An East Africa lending drive is prompting Real People Investments Holdings (Pty) Ltd. to sell its first bond in Kenya as the South African company seeks to counter slowing growth at home.
The lender may raise as much as 2 billion Kenyan shillings ($23 million) of two- to four-year securities, Chief Executive Officer Neil Grobbelaar said in an e-mail from Johannesburg July 16. Real People sold rand debt due March 2015 pegged to interbank rates in March with a 7.81 percent coupon. That compares with 12.75 percent on September 2018 debt for the Nairobi-based housing finance company Shelter Afrique.
Real People, which provides loans for homes and small businesses, is expanding in Kenya, Uganda and Tanzania as South Africa risks falling into a recession amid rising unemployment and interest rates. The company has invested 300 million rand ($28 million) in Kenya and wants to avoid currency fluctuations by raising local funding for the Nairobi unit, the CEO said.
“The management of Real People’s debt and its liquidity profile is quite sophisticated,” Gareth Bern, a money manager at Prudential Investment Managers, which oversees the equivalent of $4.4 billion, said by phone from Cape Town July 18. “The business is well-capitalized.”
East Africa’s growth prospects are attracting companies such as Real People even as incidents of terrorism increase. Almost 250 people have died in attacks across Kenya since September, when al-Qaeda-linked militants raided the Westgate Mall in Nairobi, according to data compiled by Maplecroft, the Bath, U.K.-based risk consultancy.
The violence hasn’t increased risks for bond issuers, with the fallout limited to tourism, Peter Njuguna, head of fixed income and money markets at Kenya Commercial Bank Ltd. in Nairobi, said by e-mail on July 17. British-American Investments Co., Kenya’s biggest money manager, canceled a planned second bond after raising all the money it sought in a sale last week.
Tourism, the country’s biggest source of foreign exchange after tea, has seen arrivals slump 18 percent to 1.4 million last year, partly because of terrorism. “We haven’t experienced an impact on our business” because of the attacks, Grobbelaar said.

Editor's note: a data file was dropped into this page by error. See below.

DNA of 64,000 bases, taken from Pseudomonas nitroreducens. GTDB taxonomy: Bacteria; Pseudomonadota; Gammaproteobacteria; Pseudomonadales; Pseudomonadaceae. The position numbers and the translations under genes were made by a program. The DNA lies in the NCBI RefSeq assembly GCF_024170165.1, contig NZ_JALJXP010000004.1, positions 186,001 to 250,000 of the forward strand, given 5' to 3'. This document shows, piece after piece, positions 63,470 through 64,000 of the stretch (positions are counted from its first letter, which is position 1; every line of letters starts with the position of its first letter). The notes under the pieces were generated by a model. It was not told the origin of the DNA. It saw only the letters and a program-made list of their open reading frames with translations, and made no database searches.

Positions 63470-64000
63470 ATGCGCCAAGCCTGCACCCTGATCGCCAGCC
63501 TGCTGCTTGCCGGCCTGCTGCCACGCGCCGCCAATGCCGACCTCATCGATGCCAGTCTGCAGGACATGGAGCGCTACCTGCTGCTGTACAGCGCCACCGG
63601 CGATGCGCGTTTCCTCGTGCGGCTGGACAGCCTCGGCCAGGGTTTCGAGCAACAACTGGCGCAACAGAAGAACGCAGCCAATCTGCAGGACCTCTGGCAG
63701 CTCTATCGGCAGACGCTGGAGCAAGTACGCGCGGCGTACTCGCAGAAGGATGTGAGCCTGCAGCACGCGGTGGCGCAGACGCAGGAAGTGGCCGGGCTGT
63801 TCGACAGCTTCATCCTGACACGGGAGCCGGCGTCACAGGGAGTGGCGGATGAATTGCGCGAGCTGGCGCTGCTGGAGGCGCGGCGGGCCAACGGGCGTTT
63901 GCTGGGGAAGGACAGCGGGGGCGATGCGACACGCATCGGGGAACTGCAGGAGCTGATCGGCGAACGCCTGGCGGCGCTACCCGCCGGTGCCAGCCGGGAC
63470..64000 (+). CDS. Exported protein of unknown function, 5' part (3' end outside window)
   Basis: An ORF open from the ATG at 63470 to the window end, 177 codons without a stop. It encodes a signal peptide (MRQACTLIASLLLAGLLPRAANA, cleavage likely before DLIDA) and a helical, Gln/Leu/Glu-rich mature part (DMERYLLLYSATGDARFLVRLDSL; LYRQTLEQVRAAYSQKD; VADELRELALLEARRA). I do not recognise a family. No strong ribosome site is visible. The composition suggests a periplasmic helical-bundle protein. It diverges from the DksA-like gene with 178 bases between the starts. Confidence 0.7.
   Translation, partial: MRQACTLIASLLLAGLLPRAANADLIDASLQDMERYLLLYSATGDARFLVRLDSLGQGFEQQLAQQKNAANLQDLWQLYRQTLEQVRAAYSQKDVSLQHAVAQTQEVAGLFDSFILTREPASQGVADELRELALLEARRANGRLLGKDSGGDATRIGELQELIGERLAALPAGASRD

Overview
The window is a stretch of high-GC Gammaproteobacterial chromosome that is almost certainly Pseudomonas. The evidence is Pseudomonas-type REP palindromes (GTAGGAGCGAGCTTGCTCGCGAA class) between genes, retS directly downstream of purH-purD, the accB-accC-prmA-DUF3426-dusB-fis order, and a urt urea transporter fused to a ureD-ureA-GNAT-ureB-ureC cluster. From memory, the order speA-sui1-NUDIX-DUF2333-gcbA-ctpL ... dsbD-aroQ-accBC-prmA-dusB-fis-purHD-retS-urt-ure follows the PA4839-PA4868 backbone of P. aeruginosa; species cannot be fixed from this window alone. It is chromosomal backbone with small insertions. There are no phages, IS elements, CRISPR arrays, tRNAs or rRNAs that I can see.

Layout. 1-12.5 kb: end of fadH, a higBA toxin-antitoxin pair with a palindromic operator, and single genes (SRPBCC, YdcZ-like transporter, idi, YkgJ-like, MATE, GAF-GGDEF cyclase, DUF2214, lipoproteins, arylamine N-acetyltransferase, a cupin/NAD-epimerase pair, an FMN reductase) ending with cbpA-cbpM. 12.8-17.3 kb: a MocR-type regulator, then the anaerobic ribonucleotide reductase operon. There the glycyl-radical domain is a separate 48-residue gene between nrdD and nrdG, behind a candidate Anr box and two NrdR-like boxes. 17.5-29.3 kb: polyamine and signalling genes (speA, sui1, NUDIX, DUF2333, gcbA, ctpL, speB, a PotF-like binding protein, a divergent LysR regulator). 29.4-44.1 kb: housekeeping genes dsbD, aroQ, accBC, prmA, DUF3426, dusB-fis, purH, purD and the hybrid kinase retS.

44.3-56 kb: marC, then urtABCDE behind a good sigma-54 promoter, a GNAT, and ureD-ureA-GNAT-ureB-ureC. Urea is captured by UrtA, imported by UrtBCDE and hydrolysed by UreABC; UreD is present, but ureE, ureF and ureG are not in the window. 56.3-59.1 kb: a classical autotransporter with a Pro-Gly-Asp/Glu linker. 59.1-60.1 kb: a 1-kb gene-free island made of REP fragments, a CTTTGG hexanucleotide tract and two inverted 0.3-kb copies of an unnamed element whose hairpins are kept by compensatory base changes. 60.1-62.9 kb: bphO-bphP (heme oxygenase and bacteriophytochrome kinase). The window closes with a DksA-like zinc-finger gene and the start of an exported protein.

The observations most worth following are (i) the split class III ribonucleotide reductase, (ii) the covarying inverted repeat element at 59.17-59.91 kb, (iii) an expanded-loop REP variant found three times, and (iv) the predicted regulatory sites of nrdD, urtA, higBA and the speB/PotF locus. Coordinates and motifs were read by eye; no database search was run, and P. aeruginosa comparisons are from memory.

Real People has sold 30 rand bonds and Swedish and Norwegian securities since 2011, according to data compiled by Bloomberg. Moody Investors Service downgraded the company’s long-term local rating one step Ba1.za on June 11, with a negative outlook, as it slid to a loss in the fiscal year through March because of charges linked to discontinued businesses and increasing impairments. Higher sales from East Africa will be offset by new business costs, Moody’s said.
“Our Kenyan business is operating in a high growth region with consumers who are under-indebted and coming off a low base,” Grobbelaar said. “It’s a good opportunity.”
East Africa’s economic growth will probably accelerate to 6.3 percent this year from 5.6 percent in 2013, according to International Monetary Fund estimates. South Africa’s economy may expand 2.3 percent in 2014 from 1.9 percent last year, according to the Washington-based lender. Real People’s Kenyan business accounts for about 20 percent of profit. It doesn’t have immediate plans to raise debt in Uganda and Tanzania, where the company focuses on lending to small companies, the CEO said.
The rand weakened 1.5 percent against the dollar this year this year, compared with a 1.8 percent decline in the shilling. The South African currency strengthened 1.1 percent to 10.6476 per dollar on July 18.
“We think there’s appetite for a bond,” Grobbelaar said. “We’re in the process of appointing arrangers.”